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Climate Change Committee: scientific and international context for the fifth carbon budget



Under the Climate Change Act (2008), the Committee is required to advise the Government, by the end of 2015, on the level of the UK’s fifth carbon budget (the limit on the amount of greenhouse gases that can be emitted by the UK between 2028 and 2032).

The Climate Change Committee’s report examines the scientific and international circumstances the Committee is required to consider under the Climate Change Act when advising the Government and Parliament on carbon budgets.

The final advice on the fifth carbon budget must take into account other criteria in the Act, including: the impact of the budget on the economy, the government’s fiscal position, affordability of energy for households, security of supply, the devolved administrations and the competitiveness of businesses. The budget must also be on a path to the UK’s 2050 target of at least an 80% reduction in emissions below 1990 levels.

It makes the following points:

– It is clear that the climate is changing as a result of greenhouse gas emissions. Many impacts are already being detected across the world, from changes in extreme weather and ecosystems, to a slowdown in productivity gains for some key crops. Further emissions will lead to further warming and change.

– There is no simple threshold beyond which climate change moves from safe to dangerous. Some disruption and irreversible losses are expected at 2°C. Losses accelerate with warming, and very severe damage is expected in a world reaching 4°C.

– Our (the Committee’s) best estimate is that the EU 2030 agreement could mean a reduction in UK emissions over the fifth carbon budget period (2028 to 2032) of 54% below 1990 levels.

– The EU and UK targets of at least an 80% reduction compared to 1990 remain an appropriate contribution to global action towards 2°C. The fifth carbon budget will need to be on a path to this target.

– Current pledges to the UN under the Paris process suggest that, globally, more is needed to limit the risk of going beyond 2°C.

– There is scope for this in future, given more is possible at low cost and the intention for Paris to include a mechanism to raise ambition. The UK Government has previously suggested a 50% reduction for the EU by 2030.

Following the publication of the Committee on Climate Change’s report today on the scientific and international context for the fifth carbon budget, the Aldersgate Group urged the UK government to continue its effort to cut carbon emissions and grow its low carbon economy amidst increasing international action on climate change.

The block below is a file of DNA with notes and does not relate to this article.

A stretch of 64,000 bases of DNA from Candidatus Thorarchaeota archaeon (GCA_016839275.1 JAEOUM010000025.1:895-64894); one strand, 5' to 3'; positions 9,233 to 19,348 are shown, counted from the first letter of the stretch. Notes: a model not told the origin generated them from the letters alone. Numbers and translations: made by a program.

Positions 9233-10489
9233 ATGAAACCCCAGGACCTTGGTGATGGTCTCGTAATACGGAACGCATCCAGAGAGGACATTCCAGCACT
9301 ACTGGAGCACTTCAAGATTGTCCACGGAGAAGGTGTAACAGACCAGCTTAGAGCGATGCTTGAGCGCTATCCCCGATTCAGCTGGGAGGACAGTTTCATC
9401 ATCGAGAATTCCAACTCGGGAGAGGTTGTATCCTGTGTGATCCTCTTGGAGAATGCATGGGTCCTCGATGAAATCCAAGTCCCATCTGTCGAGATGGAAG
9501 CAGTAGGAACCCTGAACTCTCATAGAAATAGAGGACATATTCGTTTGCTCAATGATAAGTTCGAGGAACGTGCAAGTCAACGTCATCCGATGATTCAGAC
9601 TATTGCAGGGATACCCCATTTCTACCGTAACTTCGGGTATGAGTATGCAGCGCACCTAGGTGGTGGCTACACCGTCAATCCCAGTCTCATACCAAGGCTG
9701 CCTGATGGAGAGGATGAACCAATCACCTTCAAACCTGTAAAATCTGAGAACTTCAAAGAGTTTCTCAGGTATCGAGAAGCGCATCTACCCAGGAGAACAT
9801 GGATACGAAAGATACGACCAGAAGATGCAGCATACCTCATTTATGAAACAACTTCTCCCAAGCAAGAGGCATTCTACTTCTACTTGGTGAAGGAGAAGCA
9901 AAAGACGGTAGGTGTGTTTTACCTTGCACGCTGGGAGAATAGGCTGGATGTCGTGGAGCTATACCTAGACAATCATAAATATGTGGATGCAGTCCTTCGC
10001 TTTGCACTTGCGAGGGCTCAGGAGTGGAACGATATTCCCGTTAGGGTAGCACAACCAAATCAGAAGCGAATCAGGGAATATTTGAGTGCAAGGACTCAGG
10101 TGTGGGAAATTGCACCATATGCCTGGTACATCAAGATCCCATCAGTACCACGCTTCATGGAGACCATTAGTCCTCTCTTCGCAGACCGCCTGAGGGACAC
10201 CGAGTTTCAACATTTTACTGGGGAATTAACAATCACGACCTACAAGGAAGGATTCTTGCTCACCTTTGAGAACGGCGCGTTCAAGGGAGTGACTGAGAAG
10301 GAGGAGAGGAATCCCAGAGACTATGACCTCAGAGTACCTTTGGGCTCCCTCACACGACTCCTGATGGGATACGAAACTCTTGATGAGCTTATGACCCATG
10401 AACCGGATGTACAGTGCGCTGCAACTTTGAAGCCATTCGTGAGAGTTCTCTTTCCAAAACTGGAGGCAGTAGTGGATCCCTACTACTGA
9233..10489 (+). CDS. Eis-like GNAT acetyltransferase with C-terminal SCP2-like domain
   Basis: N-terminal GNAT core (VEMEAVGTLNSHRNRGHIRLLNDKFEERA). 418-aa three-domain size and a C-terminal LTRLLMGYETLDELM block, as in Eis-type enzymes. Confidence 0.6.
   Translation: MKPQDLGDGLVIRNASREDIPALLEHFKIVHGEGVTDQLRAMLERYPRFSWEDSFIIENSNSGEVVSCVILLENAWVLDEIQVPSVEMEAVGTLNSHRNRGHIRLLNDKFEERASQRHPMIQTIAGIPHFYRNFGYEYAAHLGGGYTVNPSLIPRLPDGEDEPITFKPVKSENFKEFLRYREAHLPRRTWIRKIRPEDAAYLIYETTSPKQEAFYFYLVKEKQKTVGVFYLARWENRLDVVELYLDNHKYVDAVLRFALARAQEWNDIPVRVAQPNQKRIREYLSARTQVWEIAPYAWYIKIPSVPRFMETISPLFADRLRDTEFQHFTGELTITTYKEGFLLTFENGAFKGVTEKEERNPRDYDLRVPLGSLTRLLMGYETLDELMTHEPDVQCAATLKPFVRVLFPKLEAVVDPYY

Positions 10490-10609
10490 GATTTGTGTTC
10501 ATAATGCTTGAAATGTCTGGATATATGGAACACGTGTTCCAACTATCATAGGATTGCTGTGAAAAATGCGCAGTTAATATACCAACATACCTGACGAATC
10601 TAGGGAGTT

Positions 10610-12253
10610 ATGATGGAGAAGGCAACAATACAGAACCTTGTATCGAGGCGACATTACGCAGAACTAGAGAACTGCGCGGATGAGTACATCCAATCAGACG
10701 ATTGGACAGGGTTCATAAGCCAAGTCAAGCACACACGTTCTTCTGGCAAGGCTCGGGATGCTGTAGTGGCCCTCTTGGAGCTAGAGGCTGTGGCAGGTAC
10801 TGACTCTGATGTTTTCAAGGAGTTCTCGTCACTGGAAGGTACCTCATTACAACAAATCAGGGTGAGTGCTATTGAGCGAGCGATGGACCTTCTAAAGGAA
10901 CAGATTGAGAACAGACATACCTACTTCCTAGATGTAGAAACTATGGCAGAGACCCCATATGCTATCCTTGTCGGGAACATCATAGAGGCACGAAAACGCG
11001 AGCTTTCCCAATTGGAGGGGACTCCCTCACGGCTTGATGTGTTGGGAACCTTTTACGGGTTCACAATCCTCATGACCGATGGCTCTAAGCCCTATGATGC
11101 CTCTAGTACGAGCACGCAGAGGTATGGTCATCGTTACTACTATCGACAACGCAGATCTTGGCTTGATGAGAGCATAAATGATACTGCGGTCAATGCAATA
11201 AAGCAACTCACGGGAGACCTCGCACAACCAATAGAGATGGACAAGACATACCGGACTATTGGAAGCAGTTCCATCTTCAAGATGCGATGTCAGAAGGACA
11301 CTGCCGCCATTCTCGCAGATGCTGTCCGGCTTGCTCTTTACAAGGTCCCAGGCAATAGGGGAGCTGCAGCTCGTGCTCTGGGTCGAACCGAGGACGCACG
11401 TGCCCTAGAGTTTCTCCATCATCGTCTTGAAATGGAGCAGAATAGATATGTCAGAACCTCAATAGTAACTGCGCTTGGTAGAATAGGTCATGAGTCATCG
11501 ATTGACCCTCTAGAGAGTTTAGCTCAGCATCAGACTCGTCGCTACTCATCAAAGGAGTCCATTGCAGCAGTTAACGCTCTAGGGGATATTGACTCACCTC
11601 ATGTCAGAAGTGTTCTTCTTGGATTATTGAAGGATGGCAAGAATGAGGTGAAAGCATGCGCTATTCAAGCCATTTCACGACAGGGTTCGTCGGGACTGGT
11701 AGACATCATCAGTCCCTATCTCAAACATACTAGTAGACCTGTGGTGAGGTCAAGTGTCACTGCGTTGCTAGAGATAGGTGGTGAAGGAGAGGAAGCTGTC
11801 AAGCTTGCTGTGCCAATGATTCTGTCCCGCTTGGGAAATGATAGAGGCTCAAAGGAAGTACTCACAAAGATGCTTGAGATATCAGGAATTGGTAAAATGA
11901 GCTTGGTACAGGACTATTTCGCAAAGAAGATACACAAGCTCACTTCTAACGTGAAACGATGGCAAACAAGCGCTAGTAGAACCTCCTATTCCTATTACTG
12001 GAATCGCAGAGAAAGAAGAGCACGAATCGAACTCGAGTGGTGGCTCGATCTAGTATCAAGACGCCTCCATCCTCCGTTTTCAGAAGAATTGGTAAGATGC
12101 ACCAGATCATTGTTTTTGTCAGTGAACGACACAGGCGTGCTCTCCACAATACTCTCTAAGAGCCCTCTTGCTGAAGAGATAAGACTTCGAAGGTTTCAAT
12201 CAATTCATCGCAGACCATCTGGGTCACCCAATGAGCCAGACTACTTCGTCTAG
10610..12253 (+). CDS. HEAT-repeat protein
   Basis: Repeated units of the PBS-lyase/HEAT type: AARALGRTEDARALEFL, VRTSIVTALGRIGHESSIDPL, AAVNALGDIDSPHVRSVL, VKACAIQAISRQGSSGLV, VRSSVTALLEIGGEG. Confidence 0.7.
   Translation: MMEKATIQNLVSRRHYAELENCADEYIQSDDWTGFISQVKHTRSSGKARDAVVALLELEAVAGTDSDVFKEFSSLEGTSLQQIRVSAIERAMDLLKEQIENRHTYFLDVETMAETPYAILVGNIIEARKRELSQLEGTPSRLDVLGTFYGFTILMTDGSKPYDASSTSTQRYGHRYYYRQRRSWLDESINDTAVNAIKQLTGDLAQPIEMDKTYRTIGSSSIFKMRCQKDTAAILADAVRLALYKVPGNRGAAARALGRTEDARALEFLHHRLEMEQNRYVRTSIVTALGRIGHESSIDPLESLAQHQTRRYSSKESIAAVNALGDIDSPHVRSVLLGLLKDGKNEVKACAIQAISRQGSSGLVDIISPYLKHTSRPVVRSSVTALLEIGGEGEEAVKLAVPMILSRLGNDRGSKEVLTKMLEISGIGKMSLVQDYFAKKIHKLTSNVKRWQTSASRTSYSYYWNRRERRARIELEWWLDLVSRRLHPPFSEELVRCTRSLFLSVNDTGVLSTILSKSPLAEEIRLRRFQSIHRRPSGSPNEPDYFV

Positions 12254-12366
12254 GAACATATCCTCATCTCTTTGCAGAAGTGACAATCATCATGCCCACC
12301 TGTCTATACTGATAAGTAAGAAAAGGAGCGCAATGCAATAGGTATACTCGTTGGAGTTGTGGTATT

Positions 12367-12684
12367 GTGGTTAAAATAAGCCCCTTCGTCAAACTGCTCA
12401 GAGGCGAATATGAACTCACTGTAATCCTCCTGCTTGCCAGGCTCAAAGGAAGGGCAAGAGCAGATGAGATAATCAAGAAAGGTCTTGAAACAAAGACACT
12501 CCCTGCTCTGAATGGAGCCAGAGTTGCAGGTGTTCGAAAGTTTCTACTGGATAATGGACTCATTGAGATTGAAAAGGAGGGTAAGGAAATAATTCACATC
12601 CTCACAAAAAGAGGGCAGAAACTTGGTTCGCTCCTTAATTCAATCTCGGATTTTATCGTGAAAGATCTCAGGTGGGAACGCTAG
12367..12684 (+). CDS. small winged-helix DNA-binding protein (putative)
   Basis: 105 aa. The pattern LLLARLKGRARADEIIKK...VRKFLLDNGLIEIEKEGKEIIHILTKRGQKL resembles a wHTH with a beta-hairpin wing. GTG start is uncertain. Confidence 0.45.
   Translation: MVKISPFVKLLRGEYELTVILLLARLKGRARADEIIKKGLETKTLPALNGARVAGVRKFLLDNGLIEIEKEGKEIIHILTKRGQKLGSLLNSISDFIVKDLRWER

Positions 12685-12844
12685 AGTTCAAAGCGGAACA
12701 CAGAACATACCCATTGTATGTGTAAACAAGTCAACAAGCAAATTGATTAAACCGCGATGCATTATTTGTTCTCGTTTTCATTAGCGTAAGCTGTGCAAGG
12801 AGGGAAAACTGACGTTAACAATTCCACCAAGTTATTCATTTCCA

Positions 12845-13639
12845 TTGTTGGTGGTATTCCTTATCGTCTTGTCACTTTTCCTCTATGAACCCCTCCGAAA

Following an increase in ambition in the climate change policies of key emitting countries such as the US and China, the Aldersgate Group highlighted that international action to tackle climate change was strengthening despite the fact that current pledges to cut emissions were still insufficient to prevent dangerous levels of climate change.

Nick Molho, Executive Director of the Aldersgate Group said: “The upcoming Paris climate change summit won’t result in an agreement that can immediately lock-in commitments that will prevent dangerous levels of climate change. But the summit will be a success if it commits countries to initial emission cut pledges and provides for a mechanism to increase these pledges in the coming years.”

Nick Molho added: “To support this strengthening international action on climate change, the UK must continue its own efforts to cut carbon emissions at home. Concretely, this requires rapidly replacing a range of policies such as the levy control framework that will expire during the term of this Parliament and which are critical to increasing innovation and attracting investments in energy efficiency and low carbon power, heat and transport infrastructure.”

The Aldersgate Group also pointed out that in designing the UK’s future climate change and energy policies, the government should not lose sight of the economic opportunities presented by a transition to a low carbon economy.

Nick Molho said: “The international market for low carbon goods and services is already worth $5.5tn. We must look at climate change and energy policies not only as a tool to tackle climate change but also as a way of supporting UK businesses playing an increasing role in this growing international market.”


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